Ox­ford’s not-so-bright stu­dents

Some think the or­gan­is­ers of Ox­ford Union’s re­cent de­bate on Is­rael were in­cred­i­bly shrewd. Not so

The Jewish Chronicle - - COMMENT&ANALYSIS - GE­OF­FREY AL­DER­MAN

MY DAD knew noth­ing about higher ed­u­ca­tion but a great deal about hu­man na­ture. When I be­came the first of his off­spring to go to univer­sity, he gave me one piece of very sound ad­vice. “There’s one sub­ject Ox­ford won’t teach you,” he said, “and that’s com­mon sense.” How right he was. The Ox­ford Union has made a fool of it­self — yet again. First it an­nounced that it had se­cured the ac­cep­tance of in­vi­ta­tions from some prom­i­nent speak­ers to de­bate the mo­tion that “This house be­lieves that one-state is the only so­lu­tion to the Is­rael-Pales­tine con­flict”. Then it with­drew the in­vi­ta­tion to one of them (Pro­fes­sor Norman Finkel­stein) fol­low­ing ap­par­ent ap­proaches from a num­ber of out­side in­ter­ests and from an­other speaker (Pro­fes­sor Alan Der­showitz of Har­vard).

Then, in protest against this “dis­in­vi­ta­tion”, three other speak­ers (Pro­fes­sor Avi Sh­laim of Ox­ford and Pro­fes­sor Ilan Pappé and Dr Ghada Karmi of Ex­eter) an­nounced they were pulling out in sym­pa­thy with Pro­fes­sor Finkel­stein. Gay-rights ac­tivist Peter Tatchell, who was due to speak along­side Pro­fes­sor Der­showitz against the mo­tion, then an­nounced that he, too, was with­draw­ing.

Lord Trim­ble, an­other pro-Is­rael speaker, then dis­cov­ered that he was suf­fer­ing from a strange dis­ease called “diary pres­sure”; he too pulled out. This left the “pro-Is­rael” team with only Peace Now ac­tivist Paul Usiskin to lead it. He, with two oth­ers, “won” the de­bate by 191 votes to 60.

Well, you might say, this was an amaz­ing stroke of good for­tune. If the vote had gone the other way, the Arab me­dia and their anti-Is­raeli friends would have trum­peted this news around the world.

In one sense this might not have mat­tered very much. Af­ter all, the Ox­ford Union is not a player on the geopo­lit­i­cal stage. On the other hand, it would have been a pro­pa­ganda coup, much as the out­come of the in­fa­mous “King and Coun­try” de­bate at the self­same Union was for the ap­peasers of Nazi Ger­many in 1933.

On that oc­ca­sion the Union voted down the propo­si­tion stat­ing, in ef­fect, that it would sup­port a war against Nazism.

It is true, of course, that when the war came those who had voted for this mo­tion did their pa­tri­otic duty. All the same, there is ev­i­dence that the pro-paci­fist vote at the Union had some in­flu­ence on Ber­lin, where it was cer­tainly ex­ploited by the Nazis for the pur­poses of jus­ti­fy­ing their pol­icy of ter­ri­to­rial ex­pan­sion.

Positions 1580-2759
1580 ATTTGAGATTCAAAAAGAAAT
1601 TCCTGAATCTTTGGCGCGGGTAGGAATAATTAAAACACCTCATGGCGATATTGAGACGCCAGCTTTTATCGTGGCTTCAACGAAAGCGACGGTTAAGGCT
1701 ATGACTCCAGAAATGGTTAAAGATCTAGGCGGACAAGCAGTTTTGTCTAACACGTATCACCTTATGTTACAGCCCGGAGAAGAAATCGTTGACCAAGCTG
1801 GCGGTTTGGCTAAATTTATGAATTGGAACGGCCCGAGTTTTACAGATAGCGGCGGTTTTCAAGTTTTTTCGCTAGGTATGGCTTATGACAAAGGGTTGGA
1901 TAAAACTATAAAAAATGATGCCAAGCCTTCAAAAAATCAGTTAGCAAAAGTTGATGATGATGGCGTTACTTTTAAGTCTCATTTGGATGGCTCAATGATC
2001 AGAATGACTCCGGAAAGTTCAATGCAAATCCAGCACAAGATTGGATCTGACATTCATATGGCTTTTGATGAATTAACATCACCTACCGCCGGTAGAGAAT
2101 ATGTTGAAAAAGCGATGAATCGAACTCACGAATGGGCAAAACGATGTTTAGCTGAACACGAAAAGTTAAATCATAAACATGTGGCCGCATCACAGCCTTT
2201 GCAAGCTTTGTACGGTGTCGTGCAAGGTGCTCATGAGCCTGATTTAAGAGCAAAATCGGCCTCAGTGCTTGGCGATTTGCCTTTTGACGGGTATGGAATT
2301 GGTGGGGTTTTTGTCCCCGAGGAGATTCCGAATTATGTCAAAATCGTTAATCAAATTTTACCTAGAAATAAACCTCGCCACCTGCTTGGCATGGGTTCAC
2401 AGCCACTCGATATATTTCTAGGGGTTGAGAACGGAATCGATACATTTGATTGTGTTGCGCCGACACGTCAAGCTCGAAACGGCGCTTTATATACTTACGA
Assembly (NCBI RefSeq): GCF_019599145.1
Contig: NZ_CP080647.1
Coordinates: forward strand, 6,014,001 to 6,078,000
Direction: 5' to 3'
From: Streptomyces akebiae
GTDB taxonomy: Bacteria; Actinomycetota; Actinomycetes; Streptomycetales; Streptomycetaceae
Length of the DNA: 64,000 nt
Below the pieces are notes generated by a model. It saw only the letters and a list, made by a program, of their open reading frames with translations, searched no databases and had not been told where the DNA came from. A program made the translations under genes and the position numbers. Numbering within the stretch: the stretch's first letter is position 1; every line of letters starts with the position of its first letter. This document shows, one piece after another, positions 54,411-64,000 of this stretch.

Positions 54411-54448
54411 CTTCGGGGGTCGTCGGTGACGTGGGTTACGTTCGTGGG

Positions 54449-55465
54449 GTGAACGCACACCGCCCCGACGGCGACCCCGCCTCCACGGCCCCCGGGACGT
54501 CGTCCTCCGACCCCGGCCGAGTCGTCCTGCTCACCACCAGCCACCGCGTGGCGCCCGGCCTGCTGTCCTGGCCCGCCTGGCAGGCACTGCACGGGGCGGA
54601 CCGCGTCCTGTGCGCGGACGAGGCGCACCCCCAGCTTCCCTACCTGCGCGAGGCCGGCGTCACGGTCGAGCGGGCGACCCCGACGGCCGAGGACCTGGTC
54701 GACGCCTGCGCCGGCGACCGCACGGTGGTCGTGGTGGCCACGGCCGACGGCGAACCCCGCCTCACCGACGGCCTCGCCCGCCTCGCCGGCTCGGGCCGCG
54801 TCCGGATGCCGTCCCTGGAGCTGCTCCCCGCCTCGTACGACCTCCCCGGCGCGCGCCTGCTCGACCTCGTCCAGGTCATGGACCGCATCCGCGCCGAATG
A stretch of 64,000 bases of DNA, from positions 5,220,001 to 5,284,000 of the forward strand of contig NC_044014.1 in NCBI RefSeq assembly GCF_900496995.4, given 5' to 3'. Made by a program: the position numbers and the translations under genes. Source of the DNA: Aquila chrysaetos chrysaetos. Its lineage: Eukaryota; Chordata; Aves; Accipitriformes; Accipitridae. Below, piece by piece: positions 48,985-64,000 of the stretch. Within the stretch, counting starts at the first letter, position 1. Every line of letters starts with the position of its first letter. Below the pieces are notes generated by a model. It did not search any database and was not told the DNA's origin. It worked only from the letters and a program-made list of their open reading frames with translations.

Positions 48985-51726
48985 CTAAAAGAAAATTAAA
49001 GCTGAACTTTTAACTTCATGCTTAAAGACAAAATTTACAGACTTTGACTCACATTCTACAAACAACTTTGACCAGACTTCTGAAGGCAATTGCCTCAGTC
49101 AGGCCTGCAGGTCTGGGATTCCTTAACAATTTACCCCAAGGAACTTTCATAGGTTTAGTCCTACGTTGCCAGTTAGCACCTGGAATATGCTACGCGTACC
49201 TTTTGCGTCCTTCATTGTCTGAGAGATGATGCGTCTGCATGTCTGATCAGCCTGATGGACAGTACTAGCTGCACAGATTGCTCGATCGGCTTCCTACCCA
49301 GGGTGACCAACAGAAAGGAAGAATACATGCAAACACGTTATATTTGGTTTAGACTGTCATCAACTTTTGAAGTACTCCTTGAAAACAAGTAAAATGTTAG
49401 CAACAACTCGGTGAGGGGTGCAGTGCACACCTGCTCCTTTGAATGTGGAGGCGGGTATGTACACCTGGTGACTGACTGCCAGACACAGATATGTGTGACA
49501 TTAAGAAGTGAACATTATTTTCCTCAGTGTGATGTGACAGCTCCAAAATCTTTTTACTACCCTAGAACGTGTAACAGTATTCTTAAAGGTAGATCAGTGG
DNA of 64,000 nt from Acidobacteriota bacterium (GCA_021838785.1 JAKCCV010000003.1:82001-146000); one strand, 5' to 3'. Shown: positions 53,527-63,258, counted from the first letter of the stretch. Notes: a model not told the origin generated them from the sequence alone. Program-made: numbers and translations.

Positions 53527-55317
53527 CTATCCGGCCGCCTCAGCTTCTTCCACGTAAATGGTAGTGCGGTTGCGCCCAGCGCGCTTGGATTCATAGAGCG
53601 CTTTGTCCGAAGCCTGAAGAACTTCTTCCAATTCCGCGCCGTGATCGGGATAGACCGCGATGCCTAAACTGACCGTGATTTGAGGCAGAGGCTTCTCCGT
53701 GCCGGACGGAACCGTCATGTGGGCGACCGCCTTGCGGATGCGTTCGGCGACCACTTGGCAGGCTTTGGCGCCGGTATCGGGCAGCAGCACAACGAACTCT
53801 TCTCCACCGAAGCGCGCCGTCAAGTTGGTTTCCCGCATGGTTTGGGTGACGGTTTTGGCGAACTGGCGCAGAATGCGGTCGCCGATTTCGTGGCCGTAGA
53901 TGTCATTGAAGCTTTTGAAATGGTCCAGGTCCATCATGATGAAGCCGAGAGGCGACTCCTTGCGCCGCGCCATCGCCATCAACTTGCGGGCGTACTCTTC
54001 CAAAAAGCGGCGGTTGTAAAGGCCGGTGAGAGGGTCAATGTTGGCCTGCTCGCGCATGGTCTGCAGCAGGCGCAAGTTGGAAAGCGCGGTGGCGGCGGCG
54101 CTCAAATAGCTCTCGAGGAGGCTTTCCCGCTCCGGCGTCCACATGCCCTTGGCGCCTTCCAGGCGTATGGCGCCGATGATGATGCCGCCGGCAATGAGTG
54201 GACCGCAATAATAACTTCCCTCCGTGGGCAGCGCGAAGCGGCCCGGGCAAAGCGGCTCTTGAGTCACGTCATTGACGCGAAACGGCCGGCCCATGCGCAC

But I do not think that we can af­ford the lux­ury of self-con­grat­u­la­tion at the out­come of the Union de­bate on Oc­to­ber 23.

To be­gin with, the in­clu­sion of Pro­fes­sor Finkel­stein, who was due to speak on the so-called “pro-Is­rael” side (that is, against the mo­tion), was an act of ex­treme stu­pid­ity on the part of the or­gan­is­ers of the de­bate. Pro­fes- sor Finkel­stein is no friend of Is­rael or of the Jewish peo­ple. The ter­mi­na­tion of his con­tract ear­lier this year by De Paul Univer­sity in Chicago had noth­ing to do with his views on th­ese mat­ters, but ev­ery­thing to do with his per­ceived lack of col­le­gial­ity and his ap­par­ent in­sis­tence on per­son­al­is­ing aca­demic dis­putes — as the let­ter of ter­mi­na­tion made clear.

It is a fact, how­ever, that the very high-profile part taken by Pro­fes­sor Der­showitz in the con­tro­versy about Pro­fes­sor Finkel­stein’s ten­ure has marked out th­ese two gen­tle­men as sworn en­e­mies. No one with an ounce of com­mon sense would have in­cluded them as “team-mates” in any de­bate on any­thing.

The “one-state” so­lu­tion that the word­ing of the Ox­ford Union mo­tion re­ferred to is tan­ta­mount to the de­struc­tion of Is­rael as a Jewish state. So the in­clu­sion of Pro­fes­sor Pappé and Dr Karmi as pro­po­nents of the mo­tion was un­der­stand­able enough.

But why ask Pro­fes­sor Sh­laim to join them? By his own ad­mis­sion (in a let­ter to The Jerusalem Post, Oc­to­ber 29), Pro­fes­sor Sh­laim’s pre­ferred al­ter­na­tive is the so-called “two-state so­lu­tion”. His agree­ment to speak for the mo­tion was, it seems, merely a de­vice, strat­a­gem to per­mit him to ar­gue that “Is­rael is sys­tem­at­i­cally de­stroy­ing the ba­sis for a gen­uine two-state so­lu­tion.”

Some cor­re­spon­dents have urged me to re­gard the framers of the de­bate as clever peo­ple, who shrewdly set up one group of self-pub­li­cists against an­other. I am afraid I do not ac­cept this anal­y­sis. The en­tire episode smacks only of stu­pid­ity and crass­ness, which I do not ex­pect of stu­dents ad­mit­ted to study at one of the world’s great cen­tres of learn­ing.

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